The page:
I have done this route twice the issue of the worst
success to the top is that this route has less
oxygen as someone elevates to the high altitudes
so one need to aclimatize properly not just a matter of
pay and go!
The crater is a quick side trek near Mandara Hut and takes about 1 hour. Views toward the Kenyan border can be seen from one side of the crater. You start in the direction you will take the next day if you are still on your way up. The walk takes you out of the rain forest zone and for the first time you'll see tussock.
The track goes off to the right of the main Marangu track and circles around the rim of a small volcano's crater. Not too much to see but a nice wander after the excitment of getting your first day on Kili behind you. When you get to the far side of the crater you can either keep on walking on the rim or take the track that goes down into the crater and back up the other side. A bit harder than the rim walk though more interesting.
The Zebra or mawenzi rock is a geographic feature close to Horombo Hut. It is essentially a rock face coloured by time and water. The rock is a 5km walk from the Horombo Hut and is normally used as part of an acclimatisation day walk taking you to 4100M before going back down to 3700M to sleep at the huts.
We, literally, just passed by the glaciers on the top of the mountain. We could see the cotton wool effect of the clouds behind the glacier and behind that the faint reddish glow as the sun began to rise. It made the hard work to get there so worthwhile - and we hadn't, quite, got to the top yet.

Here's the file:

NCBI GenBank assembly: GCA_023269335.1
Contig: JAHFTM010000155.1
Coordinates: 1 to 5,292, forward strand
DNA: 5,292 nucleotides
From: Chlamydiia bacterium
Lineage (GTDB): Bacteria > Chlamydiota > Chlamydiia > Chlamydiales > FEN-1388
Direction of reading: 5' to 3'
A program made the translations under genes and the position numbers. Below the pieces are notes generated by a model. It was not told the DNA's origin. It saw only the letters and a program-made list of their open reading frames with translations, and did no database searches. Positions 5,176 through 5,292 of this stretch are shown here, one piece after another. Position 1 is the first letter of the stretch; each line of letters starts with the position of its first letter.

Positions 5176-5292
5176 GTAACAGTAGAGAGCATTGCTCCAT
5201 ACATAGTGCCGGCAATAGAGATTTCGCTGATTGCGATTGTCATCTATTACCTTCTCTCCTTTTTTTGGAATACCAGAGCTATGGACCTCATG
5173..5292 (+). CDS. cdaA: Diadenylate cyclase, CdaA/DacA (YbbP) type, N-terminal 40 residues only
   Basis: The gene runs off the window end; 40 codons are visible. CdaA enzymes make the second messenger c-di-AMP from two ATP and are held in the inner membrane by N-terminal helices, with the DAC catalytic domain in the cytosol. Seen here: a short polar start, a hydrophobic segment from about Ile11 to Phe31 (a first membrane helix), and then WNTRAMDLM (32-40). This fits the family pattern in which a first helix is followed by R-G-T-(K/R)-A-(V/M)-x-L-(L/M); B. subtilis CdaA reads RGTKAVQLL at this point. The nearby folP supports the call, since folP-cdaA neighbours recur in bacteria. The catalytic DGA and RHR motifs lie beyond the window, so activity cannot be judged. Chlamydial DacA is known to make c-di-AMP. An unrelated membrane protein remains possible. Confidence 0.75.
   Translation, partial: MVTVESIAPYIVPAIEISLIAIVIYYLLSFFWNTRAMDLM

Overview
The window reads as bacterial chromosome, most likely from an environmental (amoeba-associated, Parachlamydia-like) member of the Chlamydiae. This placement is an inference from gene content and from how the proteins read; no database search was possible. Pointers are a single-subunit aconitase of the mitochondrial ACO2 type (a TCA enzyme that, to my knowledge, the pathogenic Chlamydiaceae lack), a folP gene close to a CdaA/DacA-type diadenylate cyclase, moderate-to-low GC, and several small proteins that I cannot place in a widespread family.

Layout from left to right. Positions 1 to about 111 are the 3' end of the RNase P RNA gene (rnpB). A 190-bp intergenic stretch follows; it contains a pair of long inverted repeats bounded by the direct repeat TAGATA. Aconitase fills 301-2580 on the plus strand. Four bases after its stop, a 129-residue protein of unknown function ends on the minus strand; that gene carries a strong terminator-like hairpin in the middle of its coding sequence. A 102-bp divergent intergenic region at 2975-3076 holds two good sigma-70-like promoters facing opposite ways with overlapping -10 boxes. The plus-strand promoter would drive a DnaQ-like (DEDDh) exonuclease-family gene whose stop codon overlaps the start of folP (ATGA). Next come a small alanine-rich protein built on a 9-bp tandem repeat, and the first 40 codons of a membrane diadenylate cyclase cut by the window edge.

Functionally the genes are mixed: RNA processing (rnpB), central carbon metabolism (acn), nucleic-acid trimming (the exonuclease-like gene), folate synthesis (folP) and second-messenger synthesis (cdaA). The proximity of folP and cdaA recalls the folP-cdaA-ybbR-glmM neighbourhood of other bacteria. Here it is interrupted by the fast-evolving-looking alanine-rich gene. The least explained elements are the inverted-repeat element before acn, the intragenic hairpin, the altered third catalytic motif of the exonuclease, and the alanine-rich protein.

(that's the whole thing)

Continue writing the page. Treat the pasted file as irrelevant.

When we did get to the top, shortly after, the timing was perfect. There was only two other people there, and there was only eight others by the time we left (you get 15minutes at the top). We watched the sun rise over Africa and opened our small bottle of (by now, frozen solid) champagne.
We then had to head downwards at a very fast rate of knots, passing the conveyor belt of people who were just arriving, and also passing those who were turning back (I believe that roughly 60% do not get all the way to the top).
I suppose that it is not truly off the beaten track, but at times it felt like it.
Kilimanjaro is in the heart of the area occupied by the Chagga people of Tanzania - it's a near certainty that guides and porters will be Chagga - and the Chagga staple is bananas, in many varieties and cooking styles.
Banana beer is known as 'mbege', and it's made, mostly, from bananas and finger millet (which adds flavor). It's a low alcohol brew, often drunk in copious quantities, and it's very refreshing. Chat with your guide if you'd like to try some and he should be able to recommend a good village source or may even escort you there yourself after the descent is complete.
Mbege is sometimes available in Moshi or other towns but even locals report having stomach problems with 'old' mbege (which is transported in from the countryside) and say it's much better to drink from a fresh village batch. You'll almost certainly share a large cup with several others, so don't hog the container!